The Boston Celtics went from NBA championship favorites to a team in disarray almost overnight

The Boston Celtics went from NBA championship favorites to a team in disarray almost overnight

The Boston Celtics should be flying high for the 2022-23 season. After finishing two wins short of last year’s championship, they were seen as favorites to win the 2023 title all summer. Now, as training camp is about to begin, they have become a team in disarray.

Ime Udoka’s year-long suspension for having an inappropriate, intimate, consensual relationship with a female Celtics staff member — Celtics majority owner Wyc Grousbeck called Friday “a volume of violations” — pulled the rug out from under the entire of the organism.

It’s been bad news for the Celtics for the past three weeks. Newly acquired Danilo Gallinari tore his ACL. Earlier this week it was announced that Robert Williams III will undergo a second surgery on his left knee that will reportedly sideline him for four to six weeks, meaning he will start the season in street clothes.

Williams tore the meniscus in the same knee at the end of last season and then battled through the pain in the playoffs, though he still missed seven postseason games. Is it possible he did more damage playing on a knee that wasn’t fully healed? This latest “cleanup” process will be the end or the end for Williams, who has had quite a long injury history in his short career.

Boston certainly isn’t hoping. Williams is a legitimate Defensive Player of the Year candidate and a major rim-rolling weapon. Hits the offensive glass. He has top DeAndre Jordan chops and don’t let yourself forget how truly awesome Jordan was with the Clippers.

Hanging in the background, does Jaylen Brown bear any ill will toward the Celtics for putting his name in the trade rumor pot this summer? Brad Stevens noted his open dialogue with Brown, who is certainly no stranger to trade talk. But you have to think that Brown would have thought he had reached a level with the organization where he could feel more secure in his position.

It’s not a big deal. It’s just another one of a bunch of possible paper cuts that led to the hollow trauma that is Udoka’s behavior and subsequent post. On Friday, Stevens, sitting next to Grousebeck for a press conference he didn’t want to attend, indicated that Celtics assistant coach Joe Majula will take over for Udoka on an interim basis.

Mazzulla’s appointment comes with its own level of controversy. In 2009, Mazzulla was arrested and charged with domestic battery after he allegedly grabbed a woman by the throat and choked her in a bar while he was a college student and basketball player in West Virginia.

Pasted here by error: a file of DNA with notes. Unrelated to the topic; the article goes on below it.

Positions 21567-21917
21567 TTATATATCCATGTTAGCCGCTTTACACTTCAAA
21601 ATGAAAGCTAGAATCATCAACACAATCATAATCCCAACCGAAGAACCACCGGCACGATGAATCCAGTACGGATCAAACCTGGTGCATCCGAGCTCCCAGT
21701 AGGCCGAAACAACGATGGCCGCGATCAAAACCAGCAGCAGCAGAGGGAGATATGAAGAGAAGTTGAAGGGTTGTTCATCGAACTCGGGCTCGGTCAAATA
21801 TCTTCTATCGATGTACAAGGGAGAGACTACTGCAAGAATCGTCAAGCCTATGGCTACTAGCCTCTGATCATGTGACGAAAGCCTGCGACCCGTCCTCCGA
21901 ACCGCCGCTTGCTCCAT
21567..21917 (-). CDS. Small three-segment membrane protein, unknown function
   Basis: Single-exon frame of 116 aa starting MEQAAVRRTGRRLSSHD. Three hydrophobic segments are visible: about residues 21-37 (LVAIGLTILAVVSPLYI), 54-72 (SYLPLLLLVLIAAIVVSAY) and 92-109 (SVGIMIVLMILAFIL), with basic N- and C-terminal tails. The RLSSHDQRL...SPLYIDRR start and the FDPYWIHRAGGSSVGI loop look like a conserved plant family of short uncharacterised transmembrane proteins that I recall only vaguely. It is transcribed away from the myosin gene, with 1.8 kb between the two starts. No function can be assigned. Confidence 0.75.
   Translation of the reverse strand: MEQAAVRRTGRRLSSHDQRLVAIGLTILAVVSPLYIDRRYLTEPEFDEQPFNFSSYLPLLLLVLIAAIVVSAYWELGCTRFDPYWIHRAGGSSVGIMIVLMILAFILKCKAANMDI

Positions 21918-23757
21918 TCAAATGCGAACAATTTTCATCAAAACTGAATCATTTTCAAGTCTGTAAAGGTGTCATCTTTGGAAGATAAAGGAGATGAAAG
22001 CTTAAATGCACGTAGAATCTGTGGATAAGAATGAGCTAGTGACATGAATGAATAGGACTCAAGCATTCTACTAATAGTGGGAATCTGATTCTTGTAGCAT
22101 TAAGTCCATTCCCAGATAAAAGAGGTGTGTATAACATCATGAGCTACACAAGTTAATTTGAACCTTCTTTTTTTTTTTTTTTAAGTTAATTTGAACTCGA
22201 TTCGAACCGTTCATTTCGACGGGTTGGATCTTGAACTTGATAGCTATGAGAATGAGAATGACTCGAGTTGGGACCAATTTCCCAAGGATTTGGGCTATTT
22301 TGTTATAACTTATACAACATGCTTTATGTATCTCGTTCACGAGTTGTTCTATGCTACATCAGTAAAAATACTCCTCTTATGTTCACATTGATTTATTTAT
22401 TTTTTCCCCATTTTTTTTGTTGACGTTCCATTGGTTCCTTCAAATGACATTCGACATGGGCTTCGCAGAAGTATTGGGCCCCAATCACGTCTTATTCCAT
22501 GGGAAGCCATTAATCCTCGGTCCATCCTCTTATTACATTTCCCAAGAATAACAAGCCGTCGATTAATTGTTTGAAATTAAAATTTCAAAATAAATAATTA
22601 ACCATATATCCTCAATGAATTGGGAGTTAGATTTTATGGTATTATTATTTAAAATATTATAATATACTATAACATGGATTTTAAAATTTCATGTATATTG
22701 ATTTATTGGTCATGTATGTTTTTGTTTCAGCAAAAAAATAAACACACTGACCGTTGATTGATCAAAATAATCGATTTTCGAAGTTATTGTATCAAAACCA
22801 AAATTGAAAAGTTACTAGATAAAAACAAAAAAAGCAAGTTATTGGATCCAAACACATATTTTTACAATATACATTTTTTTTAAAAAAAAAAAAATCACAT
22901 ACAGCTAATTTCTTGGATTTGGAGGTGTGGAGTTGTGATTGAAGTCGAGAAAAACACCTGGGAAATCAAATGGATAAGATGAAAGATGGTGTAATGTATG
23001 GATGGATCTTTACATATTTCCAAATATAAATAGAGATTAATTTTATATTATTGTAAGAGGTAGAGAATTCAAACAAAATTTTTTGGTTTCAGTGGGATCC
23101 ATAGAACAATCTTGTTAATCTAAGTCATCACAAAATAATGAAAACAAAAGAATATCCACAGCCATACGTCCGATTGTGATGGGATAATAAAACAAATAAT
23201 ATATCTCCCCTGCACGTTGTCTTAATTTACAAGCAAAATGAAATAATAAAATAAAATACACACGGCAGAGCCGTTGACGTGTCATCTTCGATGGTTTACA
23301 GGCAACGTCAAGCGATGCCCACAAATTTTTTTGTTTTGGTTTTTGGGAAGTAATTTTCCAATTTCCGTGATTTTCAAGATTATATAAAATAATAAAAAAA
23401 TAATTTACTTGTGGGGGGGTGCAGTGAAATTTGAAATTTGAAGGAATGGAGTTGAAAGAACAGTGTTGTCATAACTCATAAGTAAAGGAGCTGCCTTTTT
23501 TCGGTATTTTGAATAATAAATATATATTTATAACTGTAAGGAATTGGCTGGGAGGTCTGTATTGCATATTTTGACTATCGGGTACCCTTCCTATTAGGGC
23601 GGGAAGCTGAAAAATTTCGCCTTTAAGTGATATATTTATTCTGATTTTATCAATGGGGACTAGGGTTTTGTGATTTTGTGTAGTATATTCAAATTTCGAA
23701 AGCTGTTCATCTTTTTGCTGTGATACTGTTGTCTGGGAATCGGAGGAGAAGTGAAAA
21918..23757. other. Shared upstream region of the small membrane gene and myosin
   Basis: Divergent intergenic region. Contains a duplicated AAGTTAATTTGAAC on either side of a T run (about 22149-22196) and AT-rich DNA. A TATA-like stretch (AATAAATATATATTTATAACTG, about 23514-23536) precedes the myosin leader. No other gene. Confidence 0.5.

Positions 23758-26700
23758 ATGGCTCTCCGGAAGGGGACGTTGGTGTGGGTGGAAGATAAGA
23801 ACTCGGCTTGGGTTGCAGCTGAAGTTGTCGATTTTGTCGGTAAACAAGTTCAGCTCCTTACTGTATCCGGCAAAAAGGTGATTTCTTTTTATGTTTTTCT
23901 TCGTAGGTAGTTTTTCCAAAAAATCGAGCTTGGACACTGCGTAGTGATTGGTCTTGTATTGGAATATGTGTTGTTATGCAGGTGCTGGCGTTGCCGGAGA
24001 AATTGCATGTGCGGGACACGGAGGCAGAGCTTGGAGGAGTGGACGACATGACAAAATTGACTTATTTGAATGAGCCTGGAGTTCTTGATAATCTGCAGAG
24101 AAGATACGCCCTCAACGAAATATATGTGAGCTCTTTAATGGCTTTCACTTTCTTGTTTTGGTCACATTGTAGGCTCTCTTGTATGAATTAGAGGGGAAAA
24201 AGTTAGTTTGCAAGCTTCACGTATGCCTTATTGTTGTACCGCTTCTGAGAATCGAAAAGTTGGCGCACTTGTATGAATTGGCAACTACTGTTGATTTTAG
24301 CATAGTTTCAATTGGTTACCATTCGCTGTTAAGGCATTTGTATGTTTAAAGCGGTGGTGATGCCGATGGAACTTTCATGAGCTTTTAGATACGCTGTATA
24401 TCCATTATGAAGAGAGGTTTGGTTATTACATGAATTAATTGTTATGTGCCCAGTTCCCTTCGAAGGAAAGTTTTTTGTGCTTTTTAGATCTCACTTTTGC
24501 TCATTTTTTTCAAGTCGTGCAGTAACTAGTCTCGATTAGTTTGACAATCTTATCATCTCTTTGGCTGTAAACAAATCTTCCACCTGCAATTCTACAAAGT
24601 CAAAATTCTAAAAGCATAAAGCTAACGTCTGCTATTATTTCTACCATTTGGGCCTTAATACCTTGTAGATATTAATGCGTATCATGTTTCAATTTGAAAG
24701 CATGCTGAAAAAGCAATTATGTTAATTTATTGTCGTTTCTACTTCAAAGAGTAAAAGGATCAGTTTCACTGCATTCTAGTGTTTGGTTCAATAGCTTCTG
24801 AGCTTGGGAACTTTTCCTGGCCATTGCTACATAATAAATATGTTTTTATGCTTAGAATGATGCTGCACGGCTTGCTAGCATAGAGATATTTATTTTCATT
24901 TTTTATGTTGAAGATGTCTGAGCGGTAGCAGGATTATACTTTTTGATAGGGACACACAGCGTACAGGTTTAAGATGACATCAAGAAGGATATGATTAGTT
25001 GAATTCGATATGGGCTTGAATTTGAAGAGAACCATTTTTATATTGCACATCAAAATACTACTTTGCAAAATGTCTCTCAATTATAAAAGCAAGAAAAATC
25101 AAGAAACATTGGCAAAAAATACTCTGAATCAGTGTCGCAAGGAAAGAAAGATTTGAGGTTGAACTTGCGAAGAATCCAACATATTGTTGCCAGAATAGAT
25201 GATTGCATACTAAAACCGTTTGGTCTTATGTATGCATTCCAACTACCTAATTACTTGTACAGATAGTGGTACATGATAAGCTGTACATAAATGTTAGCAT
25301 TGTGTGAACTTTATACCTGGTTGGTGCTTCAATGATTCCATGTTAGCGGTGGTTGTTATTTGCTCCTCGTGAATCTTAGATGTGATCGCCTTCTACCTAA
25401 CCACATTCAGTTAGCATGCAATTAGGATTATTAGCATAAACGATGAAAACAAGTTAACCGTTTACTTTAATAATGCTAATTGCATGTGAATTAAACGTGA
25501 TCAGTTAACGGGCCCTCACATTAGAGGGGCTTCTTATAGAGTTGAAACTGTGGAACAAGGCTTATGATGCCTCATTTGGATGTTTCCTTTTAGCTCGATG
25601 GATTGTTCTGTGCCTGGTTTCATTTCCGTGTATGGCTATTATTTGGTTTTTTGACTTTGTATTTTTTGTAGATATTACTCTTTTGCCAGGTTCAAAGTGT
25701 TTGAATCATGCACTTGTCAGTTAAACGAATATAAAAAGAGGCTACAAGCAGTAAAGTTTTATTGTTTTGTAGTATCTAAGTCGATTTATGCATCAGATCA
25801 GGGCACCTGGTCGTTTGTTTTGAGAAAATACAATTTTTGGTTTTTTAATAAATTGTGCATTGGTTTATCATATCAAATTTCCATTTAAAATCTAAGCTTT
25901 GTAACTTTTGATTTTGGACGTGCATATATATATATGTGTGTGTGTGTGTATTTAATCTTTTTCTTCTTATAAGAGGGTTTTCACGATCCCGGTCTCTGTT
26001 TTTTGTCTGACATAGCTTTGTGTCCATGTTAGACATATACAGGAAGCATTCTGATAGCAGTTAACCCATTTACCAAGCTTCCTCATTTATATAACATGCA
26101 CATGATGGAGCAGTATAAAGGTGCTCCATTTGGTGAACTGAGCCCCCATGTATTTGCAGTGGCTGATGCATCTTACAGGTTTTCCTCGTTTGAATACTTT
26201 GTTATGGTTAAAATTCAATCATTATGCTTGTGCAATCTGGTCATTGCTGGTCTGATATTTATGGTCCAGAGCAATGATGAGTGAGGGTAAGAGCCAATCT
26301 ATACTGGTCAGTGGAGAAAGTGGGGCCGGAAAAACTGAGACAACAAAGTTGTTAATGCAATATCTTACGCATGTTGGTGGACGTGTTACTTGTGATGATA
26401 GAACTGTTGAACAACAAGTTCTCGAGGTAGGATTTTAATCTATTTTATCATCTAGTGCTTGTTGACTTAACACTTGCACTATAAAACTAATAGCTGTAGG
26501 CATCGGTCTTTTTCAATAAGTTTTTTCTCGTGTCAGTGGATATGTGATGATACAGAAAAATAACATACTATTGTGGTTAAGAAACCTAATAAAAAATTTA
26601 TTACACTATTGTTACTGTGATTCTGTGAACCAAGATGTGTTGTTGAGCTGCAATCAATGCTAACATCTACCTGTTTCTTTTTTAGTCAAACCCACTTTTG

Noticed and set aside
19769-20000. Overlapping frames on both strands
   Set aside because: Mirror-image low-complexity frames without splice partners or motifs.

Stevens responded to those accusations on Friday, saying that Mazzula is “110 percent responsible” for his past actions, but that he, meaning Stevens, “believes[s] strongly that it probably formed [Mazzulla] to who he is today in a very good way.”

I’m not here to be the moral police. Mazzulla legally settled these situations. People can make mistakes and learn from them. But this is obviously, and rightfully so, going to be a major talking point moving forward. Perspective matters. A team that suspends a coach for inappropriate behavior with a woman replaces him with another coach who allegedly choked a woman.

You’ll always hear teams and players talk about not being distracted, and the Celtics, already mired in a PR mess, just added another one to their plate. Apparently they think Mazzulla is worth the headache. Stevens spoke quite glowingly of his ability to “galvanize a room”.

If Mazzulla is any good, the questions about whether he is actually in line to replace Udoka for good will grow louder throughout the season. Maybe the plan is to part ways with Udoka for good anyway. Either way, none of this is going away. The Celtics are in crisis mode. This is an unprecedented situation. They’re still a very good team waiting to compete for a title, but there’s no way to say they haven’t been affected by all of this. Whether they can overcome it, well, that’s the challenge.

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